PAS Review: week ended 30 July 2021

PAS Review: week ended 30 July 2021

A round-up of some of the finds recorded at the PAS for the week ended 30 April 2021. There were 286 finds recorded in this week. There were four Finds of Note and three Treasure finds, including a small hoard of Roman coins.

Featured Find

Iron Age Pot

Photo: North Lincolnshire Museum CC By SA2.0
Object type: Pot
Period: Iron Age
Primary material: Ceramic
Date found: 06/02/2021
Location: East Riding of Yorkshire

A Late Iron Age Pot which is filled with wet and now concreted sand. It has been wrapped in tape by the finder to protect it. The finder has tested the pot with a pinpointer which indicates that it contains non ferrous metal objects. As it may contain more than one pre-Roman metal object, it is now going through the Treasure process.

Selection of other finds

Photo: Hampshire Cultural Trust CC BY SA2.0

Lion’s head stud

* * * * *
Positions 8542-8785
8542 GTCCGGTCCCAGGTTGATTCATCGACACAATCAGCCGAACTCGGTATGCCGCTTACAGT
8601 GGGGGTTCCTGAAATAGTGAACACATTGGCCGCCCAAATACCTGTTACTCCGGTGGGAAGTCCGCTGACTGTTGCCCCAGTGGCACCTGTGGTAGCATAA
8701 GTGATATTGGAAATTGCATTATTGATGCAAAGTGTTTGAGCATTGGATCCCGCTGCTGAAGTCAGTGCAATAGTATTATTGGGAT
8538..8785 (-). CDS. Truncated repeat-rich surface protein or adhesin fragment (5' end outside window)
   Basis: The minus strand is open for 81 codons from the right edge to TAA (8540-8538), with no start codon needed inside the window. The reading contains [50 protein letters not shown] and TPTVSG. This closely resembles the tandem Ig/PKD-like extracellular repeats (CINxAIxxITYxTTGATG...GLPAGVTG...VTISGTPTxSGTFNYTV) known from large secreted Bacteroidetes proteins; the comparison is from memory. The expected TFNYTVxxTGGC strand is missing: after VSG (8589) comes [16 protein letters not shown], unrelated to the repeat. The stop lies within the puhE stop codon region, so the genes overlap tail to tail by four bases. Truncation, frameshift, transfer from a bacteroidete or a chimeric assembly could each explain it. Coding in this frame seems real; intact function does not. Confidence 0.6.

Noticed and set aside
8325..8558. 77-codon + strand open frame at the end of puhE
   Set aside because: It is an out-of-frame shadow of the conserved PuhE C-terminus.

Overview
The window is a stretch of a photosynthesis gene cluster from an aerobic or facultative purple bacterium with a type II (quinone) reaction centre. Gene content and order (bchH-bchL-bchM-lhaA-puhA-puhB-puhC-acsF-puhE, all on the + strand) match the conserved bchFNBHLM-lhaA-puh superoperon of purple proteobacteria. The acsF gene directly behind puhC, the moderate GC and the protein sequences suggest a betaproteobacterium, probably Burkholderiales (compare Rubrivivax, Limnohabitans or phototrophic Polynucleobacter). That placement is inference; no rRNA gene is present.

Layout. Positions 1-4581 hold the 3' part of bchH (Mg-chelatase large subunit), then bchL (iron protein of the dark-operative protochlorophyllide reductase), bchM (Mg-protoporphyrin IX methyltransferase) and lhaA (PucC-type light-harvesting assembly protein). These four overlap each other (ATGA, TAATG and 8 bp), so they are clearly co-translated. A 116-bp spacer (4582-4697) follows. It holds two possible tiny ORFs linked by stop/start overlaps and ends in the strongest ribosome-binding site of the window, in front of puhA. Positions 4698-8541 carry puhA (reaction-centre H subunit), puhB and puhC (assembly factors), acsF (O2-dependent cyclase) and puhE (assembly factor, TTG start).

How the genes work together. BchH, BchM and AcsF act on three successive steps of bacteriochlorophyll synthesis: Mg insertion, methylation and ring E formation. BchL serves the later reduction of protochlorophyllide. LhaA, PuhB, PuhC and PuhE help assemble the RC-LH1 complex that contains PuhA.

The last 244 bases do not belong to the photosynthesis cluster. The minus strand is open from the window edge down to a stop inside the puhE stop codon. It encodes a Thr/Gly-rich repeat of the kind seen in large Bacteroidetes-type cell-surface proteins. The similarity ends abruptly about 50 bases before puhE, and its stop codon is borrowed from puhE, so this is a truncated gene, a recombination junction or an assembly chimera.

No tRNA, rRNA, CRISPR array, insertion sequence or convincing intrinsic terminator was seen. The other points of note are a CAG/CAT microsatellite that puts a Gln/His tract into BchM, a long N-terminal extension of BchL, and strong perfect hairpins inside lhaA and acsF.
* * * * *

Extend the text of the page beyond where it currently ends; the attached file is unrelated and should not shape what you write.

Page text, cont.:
A Roman copper alloy stud in the form of a lion head dating to AD 43 – 200. It would have been attached to a wooden cremation casket. The lion’s head motif is frequently found on Roman funerary monuments and is believed to represent the devouring power of death.
Photo: North Lincolnshire Museum CC By SA2.0

Medieval gold annular brooch

A gold annular brooch dating to 1200 – 1350, which is now going through the Treasure process.
Photo: Bristol City Council CC BY SA2.0

Anglo-Saxon Sceatta, Secondary Phase E

A sceatta minted in northern Netherlands, possibly Friesland, dating to c. AD 720 – 740. Only ten sceattas have been found in Gloucestershire and it has been designated a Find of Note: County importance.
Photo: North Lincolnshire Museum CC By SA2.0

Button and Loop Fastener

A copper alloy button and loop fastener dating to the Early Roman period, 100 – 200 AD. These type of fastener began in the Late Iron Age and continued through to the 3rd Century AD. Some were used on human clothing and other chunkier versions as part of a horse harness. The distribution of detecting finds has challenged the view that these were purely military items.
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